Synopsis: When St. Vincent sets out to make a documentary about her music, the goal is to both reveal and revel in the unadorned truth behind her on-stage persona. But when she hires a close friend to direct, notions of reality, identity, and authenticity grow increasingly distorted and bizarre.
Stars: St. Vincent, Carrie Brownstein, Dakota Johnson, Ezra Buzzington, Toko Yasuda, Chris Aquilino, Drew Connick
Director: Bill Benz
Running Length: 91 minutes
TMMM Score: (8.5/10)
Review: It’s always an interesting exercise to approach a project featuring a performer with a devoted following that I’m not all-too familiar with. In the case of The Nowhere Inn, there’s two of them, starting with Carrie Brownstein, who appeared for seven seasons in the cult hit comedy series Portlandia. Disclosure time: I’ve never seen the show (one can only take on so much) but have heard tell of its brilliance and of Brownstein’s ability in particular to shift, chameleon-like, between characters, genders, styles, etc. Also a talented musician, Brownstein’s feature-film work has been limited with roles in films like 2015’s Carol and 2018’s Tag being small but memorable.
Am I a dyed-in-the-wool fan of St. Vincent (the stage name of multi-hyphenate artist Annie Clark)? Not exactly. However, anytime I’d seen her perform on television or heard her music there was something undeniably captivating about the way she was able to draw an audience in with her enigmatic presence. A bit of an all-around mystery and perfectly willing to change up her look so completely that if you hadn’t seen her in a few years, you may think you’ve bought a ticket to the wrong show, St. Vincent has amassed a legion of fans waiting to see what happens next. They’re in for a treat as the musician moves into film (after appearing as her off-stage alter-ego in Brownstein’s television show) and works with Brownstein to write a most unusual, but ultimately mesmerizing, bit of meta moviemaking.
A stretch limo speeds through a desert carrying St. Vincent to her next gig. The limo driver doesn’t know who she is, has never heard of her. He calls his son. He’s never heard of her either. They ask if she’d sing one of her songs. She does. It doesn’t have the memory-jogging effect any of them hoped. So begins The Nowhere Inn (“Where nothing and no one wins.” according to the lyrics of the haunting title track), a documentary (sort of) crossed with a mockumentary (kinda) alternately filtered through a experimental horror lens…with concert footage interspersed throughout. It’s a lot more accessible and interested in the way people tick than the trailer or I have made it seem, so you just have to trust me that where the movie begins is quite different than the way it ends. And when I say ends, I mean you have to stay until the last note of the film has been struck even after the credits have completed.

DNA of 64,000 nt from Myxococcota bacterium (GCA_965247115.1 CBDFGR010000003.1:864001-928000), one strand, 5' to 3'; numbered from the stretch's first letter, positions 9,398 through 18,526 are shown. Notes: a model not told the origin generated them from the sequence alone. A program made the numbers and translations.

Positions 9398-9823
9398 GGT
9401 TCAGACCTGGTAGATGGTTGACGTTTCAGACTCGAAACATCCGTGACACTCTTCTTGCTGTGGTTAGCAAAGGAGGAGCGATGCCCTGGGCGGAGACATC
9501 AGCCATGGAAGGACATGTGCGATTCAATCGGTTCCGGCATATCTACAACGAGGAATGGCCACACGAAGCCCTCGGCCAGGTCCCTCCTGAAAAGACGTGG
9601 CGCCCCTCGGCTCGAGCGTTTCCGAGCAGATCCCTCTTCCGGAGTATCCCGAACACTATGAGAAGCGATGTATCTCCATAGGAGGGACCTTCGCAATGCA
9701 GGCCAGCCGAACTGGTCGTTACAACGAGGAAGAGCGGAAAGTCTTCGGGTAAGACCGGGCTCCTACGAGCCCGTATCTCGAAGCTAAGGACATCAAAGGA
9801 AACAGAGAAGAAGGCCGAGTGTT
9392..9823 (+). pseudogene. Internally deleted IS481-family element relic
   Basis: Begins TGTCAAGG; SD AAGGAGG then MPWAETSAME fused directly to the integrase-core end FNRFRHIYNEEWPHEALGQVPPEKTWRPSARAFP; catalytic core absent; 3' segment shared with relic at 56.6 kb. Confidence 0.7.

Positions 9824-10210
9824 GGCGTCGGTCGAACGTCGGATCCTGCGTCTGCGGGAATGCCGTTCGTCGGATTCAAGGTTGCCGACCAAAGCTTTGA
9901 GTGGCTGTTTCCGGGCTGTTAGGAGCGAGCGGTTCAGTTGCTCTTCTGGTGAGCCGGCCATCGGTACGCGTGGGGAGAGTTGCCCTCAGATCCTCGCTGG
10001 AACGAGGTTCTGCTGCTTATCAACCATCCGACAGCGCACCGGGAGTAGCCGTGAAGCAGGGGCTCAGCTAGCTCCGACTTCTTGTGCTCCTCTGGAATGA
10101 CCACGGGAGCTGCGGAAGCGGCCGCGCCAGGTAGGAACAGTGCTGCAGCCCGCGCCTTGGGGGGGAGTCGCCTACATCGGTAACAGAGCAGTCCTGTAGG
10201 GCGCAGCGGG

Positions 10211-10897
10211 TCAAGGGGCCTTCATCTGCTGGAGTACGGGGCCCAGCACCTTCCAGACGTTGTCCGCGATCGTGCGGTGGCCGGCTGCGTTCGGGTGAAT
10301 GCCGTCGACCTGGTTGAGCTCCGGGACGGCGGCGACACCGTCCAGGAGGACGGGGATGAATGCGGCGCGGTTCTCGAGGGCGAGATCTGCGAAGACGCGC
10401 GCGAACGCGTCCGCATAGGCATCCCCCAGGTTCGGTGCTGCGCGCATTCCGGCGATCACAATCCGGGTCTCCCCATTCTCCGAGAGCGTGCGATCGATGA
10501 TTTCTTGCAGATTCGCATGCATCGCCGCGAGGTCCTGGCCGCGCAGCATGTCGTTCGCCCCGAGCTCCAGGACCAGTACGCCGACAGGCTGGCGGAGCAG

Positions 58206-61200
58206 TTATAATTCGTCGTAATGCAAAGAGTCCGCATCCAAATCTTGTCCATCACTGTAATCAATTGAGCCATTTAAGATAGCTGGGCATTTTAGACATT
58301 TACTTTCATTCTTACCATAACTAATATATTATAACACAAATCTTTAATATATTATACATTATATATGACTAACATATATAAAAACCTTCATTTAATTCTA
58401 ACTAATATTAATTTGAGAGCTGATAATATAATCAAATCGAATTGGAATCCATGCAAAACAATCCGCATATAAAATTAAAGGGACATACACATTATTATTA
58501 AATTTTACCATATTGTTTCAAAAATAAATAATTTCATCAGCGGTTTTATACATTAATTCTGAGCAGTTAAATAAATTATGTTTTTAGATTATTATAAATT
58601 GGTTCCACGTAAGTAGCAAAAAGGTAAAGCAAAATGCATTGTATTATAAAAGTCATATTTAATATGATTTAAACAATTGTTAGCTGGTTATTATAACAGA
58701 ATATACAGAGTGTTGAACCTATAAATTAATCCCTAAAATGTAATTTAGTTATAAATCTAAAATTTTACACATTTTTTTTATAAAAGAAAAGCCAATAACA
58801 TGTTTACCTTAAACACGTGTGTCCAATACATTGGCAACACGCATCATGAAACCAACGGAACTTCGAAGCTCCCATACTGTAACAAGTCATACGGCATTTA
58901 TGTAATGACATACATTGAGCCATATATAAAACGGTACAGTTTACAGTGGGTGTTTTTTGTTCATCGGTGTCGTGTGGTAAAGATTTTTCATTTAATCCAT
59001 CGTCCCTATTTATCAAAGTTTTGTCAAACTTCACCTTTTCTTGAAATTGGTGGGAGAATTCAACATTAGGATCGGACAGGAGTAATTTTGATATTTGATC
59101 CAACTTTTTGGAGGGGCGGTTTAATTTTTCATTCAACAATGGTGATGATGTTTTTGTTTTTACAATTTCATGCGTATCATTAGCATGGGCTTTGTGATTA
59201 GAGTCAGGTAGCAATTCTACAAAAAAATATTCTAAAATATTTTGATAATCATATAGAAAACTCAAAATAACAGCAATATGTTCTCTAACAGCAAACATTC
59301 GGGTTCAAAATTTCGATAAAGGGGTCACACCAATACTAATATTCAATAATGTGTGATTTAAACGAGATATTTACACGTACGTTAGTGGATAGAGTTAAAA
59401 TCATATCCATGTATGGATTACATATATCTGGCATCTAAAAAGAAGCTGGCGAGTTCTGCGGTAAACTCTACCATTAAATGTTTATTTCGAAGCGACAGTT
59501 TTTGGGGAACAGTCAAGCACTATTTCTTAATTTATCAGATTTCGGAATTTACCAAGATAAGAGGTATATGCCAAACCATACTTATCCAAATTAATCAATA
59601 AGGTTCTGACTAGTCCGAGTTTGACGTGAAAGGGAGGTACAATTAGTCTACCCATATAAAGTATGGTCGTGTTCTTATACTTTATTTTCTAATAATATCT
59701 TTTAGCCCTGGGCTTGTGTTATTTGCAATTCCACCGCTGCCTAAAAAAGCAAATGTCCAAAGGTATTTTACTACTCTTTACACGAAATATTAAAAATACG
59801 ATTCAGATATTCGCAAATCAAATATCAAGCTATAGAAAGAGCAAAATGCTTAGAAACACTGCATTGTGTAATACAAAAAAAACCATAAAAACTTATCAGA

As she embarks on a concert tour, St. Vincent hires her friend Carrie Brownstein to make a documentary of life on the road. Ready to capture the good, the bad, and the ugly of the tour route, Brownstein signs up, even with reservations about leaving her sick father and wondering in the back of her mind how this will test the close personal relationship she has with her friend, now employer. While the shoot progresses and Brownstein realizes she’s not getting the footage she needs, she encourages in her subject opportunities to come off less like the easy-going off-stage persona (Annie) and more like the adopted identity she formed as St. Vincent. As the line between the performer and the person blur, it throws an increasingly biting wrench into not just the success of the film but in the future of the long-standing friendship.
Using St. Vincent’s music, at one point a family of homestead musicians do a rollicking rendition of 2011’s “Year of the Tiger”, director Bill Benz keeps the action propelling forward and it all stays on track right up until the end when it can’t help but fall into David Lynch territory. That’s a bummer and though Lynch himself would I think love the movie, even he’d likely admit there were better ways to check out of The Nowhere Inn. Until then, Brownstein and St. Vincent (as aggressively impressive in the film acting department as she is onstage performing) have kept upping the stakes with one another, seeming to dare the other to take different risks with each passing scene. Even a few random appearances by Dakota Johnson (Our Friend) can’t derail the tense and increasingly perilous kinship between the musician and the friend she’s hired to document the reality she now actively is rebelling against.
Movies such as The Nowhere Inn with their clever wink-wink to the audience can only work if the filmmakers are willing to embrace the audience and involve them in the cleverness they construct. That’s why so many similar genre fare fails, because little attention is paid to the people out there in the dark that will be watching and digesting what’s being put on their plate. What Brownstein and St. Vincent have whipped up is a soufflé that’s light as air but richly filling the deeper you dig in. At the center is the breakdown of a friendship and unveiling that even when something is shown to be real you can’t always trust that reality. That’s nothing we haven’t seen harvested before, right? It’s the way the screenwriters have added their own voice and vocabulary to the set-up that you find yourself tethered to their emotions almost as much as they are, eventually getting to the point where you are hanging on each word and every visual framed by Benz and cinematographer Minka Farthing-Kohl. To conclude my fancy Yelp review: checking in and checking out The Nowhere Inn is a must-do when you have the chance.